Saturday, 6 August 2016

Lazy hazy days of summer

It's been a bit of a whirlwind of socialising, of course, always featuring the Great Outdoors!

Last Friday I introduced a good friend of mine (and her one year old in a push chair) to Martin Down - I should be getting commission on the advocacy of the place! Although a bit overcast and with ominous clouds gathering, the light seemed to pick out the mass of colour in the 'purple season' that is upon us. I'm not quite sure why this is, but it also follows the 'yellow season' - cowslips, hawkbits and yellow rattle give way to knapweed, scabious and harebell, and with them come the butterflies such as dark green fritillaries and marbled whites. The Down is looking absolutely stunning this year, so made an excellent impression on my friend - she can now understand why I keep raving on about the place! We encountered a trio of intrepid mobility-scooterers, who had negotiated their way through the rutted tracks to the very top of the reserve - admirable that they wouldn't let decreased accessibility get in the way of a good view!

I followed this up with a weekend in Kent, visiting an old school friend, who showed me some of the sights. Once again, despite the drizzle and mugginess, the White cliffs of Dover were amazing, and carpeted with wildflowers. I even heard a corn bunting up there, which was surprising given the scrubby nature of the area - they like to sing from fenceposts in wide, open fields usually.

And for once, during the week, I was able to negotiate time away from the desk, not once but twice! On Tuesday we had organised a team meeting on a farm on the upper Itchen - the river was a mass of aquatic plants, forming a green underwater carpet, amongst which trout darted and damselflies skimmed over. Quite idyllic, although on close inspection you could see the diatoms coating some of the vegetation (looking like brown slime) - an indication of phosphate levels being too high, mostly from agricultural runoff. Still much work to be done to improve things.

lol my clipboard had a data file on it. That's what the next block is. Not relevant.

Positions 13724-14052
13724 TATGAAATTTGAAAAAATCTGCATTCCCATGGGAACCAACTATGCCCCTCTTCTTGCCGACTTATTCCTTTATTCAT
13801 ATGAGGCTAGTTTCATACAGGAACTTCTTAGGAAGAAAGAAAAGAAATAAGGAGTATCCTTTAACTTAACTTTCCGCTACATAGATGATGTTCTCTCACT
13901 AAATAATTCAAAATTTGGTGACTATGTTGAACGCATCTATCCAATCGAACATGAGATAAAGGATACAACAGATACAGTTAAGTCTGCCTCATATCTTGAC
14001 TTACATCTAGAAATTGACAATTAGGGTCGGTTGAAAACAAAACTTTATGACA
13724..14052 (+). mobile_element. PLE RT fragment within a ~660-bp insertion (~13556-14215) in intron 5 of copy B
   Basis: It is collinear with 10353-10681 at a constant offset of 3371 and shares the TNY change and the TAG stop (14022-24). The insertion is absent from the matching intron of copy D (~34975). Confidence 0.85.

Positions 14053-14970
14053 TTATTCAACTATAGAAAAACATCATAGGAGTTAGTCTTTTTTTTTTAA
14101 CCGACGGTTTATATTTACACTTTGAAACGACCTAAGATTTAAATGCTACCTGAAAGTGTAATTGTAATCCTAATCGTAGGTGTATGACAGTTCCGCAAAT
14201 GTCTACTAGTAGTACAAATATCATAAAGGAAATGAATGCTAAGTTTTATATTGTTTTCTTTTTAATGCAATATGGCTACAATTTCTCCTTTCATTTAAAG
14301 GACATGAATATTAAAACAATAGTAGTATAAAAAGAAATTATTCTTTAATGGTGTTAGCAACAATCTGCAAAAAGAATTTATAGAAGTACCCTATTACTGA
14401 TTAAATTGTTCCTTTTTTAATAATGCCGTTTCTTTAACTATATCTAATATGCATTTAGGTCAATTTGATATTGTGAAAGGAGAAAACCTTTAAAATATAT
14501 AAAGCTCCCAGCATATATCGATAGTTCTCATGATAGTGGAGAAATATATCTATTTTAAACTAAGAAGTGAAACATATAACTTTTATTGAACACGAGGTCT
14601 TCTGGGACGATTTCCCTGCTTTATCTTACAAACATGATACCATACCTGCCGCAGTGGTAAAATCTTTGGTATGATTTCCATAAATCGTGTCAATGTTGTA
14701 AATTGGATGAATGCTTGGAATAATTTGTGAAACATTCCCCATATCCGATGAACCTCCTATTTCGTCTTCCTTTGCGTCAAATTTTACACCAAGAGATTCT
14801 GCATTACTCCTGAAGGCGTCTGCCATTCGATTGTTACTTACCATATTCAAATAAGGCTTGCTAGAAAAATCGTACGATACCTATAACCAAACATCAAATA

I also spent a day out on the Dorset Heaths, on a mini tour around the outskirts of Poole, hearing about the restoration work to sites, through hard negotiation with landowners, the complex politics and history, and how they join up on a landscape-scale. Some of the sites had good heather growth in under 5 years - quite staggering, and a testament to the resilience of the natural environment, if given the right conditions. This year seems to be particularly good for the heather, with a vibrant swathe of the different purple tones of bell heather and common heather.

Finally, I've just got back from a quick potter in the New Forest with more friends - Churchplace Enclosure near Ashurst is a mixture of ancient and conifer woodland, and on a hot day like today, the dappled sunlight cast beautiful shadows in the cool depths, with silver-washed fritillaries swooping in the glades, and tormentil flowering on the rides.

Quite a contrast but once again, I marvel at the variety of sites within close reach of Salisbury and, for the most part, the ability of them to 'soak up' people, enabling tranquility and peace, not far from the hustle and bustle of the busy school holidays.

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